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One of the ¬rst divide-and-conquer ideas used in structural analysis exploited the partition-

ing (13.1) in a direct solution framework. This approach, which is covered in this section,

introduces the Schur complement and explains some of its properties.

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Consider the linear system written in the form (13.2), in which is assumed to be nonsin-

gular. From the ¬rst equation the unknown can be expressed as |

un¦ ¦ j

˜

}

¥x c 5

D| h

v

Upon substituting this into the second equation, the following reduced system is obtained:

2n1 ¦ j

a

˜

5c v £ x }

¥c

£

‚

D h

v

The matrix

un4 ¦ j

a

˜

5c v £

£

D

is called the Schur complement matrix associated with the variable. If this matrix can be

formed and the linear system (13.4) can be solved, all the interface variables will become

available. Once these variables are known, the remaining unknowns can be computed, via

(13.3). Because of the particular structure of , observe that any linear system solution

with it decouples in separate systems. The parallelism in this situation arises from this

natural decoupling.

A solution method based on this approach involves four steps:

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{ {˜p p { p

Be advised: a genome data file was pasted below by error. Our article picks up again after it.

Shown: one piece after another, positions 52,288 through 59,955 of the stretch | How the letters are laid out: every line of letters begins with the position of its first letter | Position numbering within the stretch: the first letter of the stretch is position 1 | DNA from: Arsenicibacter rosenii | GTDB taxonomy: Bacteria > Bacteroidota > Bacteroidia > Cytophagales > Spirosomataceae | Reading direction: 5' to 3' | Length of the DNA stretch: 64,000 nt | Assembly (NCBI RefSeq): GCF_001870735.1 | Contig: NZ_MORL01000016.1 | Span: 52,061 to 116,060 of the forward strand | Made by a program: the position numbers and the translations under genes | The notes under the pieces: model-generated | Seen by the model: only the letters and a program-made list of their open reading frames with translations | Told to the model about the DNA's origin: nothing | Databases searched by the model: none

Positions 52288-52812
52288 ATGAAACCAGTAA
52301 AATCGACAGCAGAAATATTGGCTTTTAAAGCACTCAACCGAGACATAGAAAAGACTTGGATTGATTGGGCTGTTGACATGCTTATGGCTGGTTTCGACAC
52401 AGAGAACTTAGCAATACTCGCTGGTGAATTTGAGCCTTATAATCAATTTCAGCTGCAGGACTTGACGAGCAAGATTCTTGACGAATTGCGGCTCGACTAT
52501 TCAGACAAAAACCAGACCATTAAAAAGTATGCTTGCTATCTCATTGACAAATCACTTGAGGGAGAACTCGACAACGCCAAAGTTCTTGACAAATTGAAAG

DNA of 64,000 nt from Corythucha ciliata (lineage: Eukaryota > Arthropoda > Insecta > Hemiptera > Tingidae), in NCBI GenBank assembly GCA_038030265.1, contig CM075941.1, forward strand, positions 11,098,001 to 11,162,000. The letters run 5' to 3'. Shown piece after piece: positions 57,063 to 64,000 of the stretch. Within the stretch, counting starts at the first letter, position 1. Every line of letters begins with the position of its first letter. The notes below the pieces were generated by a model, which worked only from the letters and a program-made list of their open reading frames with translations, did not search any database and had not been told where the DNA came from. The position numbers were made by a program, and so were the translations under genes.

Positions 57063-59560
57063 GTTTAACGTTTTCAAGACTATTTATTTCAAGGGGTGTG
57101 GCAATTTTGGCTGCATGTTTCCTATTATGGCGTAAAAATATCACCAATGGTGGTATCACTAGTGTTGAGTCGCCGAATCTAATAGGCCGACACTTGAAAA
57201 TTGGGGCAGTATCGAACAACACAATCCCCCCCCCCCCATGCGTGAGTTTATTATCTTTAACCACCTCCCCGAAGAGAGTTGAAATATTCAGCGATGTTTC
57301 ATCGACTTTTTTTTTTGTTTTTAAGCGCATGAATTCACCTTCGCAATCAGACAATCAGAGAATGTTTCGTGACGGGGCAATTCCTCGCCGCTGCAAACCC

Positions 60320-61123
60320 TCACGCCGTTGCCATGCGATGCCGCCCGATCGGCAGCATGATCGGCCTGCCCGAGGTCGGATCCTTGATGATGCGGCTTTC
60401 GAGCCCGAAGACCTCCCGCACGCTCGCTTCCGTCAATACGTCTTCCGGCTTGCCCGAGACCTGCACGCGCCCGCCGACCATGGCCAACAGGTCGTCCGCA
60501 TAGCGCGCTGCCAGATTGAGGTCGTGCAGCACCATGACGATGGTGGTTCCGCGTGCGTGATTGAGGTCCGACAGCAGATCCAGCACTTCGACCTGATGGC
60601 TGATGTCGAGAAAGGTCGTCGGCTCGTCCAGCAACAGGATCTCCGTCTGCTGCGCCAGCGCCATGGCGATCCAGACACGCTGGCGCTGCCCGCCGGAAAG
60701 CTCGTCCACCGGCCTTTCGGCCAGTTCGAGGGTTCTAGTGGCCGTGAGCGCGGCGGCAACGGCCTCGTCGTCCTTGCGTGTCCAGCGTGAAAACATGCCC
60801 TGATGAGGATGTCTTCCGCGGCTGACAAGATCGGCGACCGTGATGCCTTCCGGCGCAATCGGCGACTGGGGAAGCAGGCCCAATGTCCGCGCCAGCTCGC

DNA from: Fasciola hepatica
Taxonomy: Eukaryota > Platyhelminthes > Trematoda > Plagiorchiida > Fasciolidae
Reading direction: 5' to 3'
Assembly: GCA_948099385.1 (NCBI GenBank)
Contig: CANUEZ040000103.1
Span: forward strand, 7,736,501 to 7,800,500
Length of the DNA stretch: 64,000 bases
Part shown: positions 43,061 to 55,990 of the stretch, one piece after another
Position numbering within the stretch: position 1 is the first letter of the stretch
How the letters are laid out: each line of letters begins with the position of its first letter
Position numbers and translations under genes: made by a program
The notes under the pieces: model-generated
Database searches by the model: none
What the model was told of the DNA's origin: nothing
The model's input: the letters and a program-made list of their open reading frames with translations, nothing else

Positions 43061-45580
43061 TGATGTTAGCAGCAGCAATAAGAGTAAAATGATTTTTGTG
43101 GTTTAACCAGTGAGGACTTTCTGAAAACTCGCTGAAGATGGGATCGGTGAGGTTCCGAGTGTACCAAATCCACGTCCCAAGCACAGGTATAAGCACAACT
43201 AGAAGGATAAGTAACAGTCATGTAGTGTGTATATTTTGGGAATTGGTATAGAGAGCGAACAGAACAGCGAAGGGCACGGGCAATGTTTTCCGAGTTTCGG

˜

§§

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¢

! hC §¤ !

¤ …S !

§

¥

¤ ¤

¢

¡

Obtain the right-hand side of the reduced system (13.4).

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Form the Schur complement matrix (13.5).

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Solve the reduced system (13.4).

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Back-substitute using (13.3) to obtain the other unknowns.

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One linear system solution with the matrix can be saved by reformulating the algorithm

in a more elegant form. De¬ne

5c v ¥c

and ¥

D8 5 8 D h

v

The matrix and the vector are needed in steps (1) and (2). Then rewrite step (4) as

¥

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¥c 5c v ¥¦9 8 85 t

D| D

v

which gives the following algorithm.

vx¤ … ¢

¡¦ ™

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1. Solve , and for and , respectively

¥ ¥ ¥

D8 5 8 85 8

D

2. Compute ¥

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… D©

a8 8

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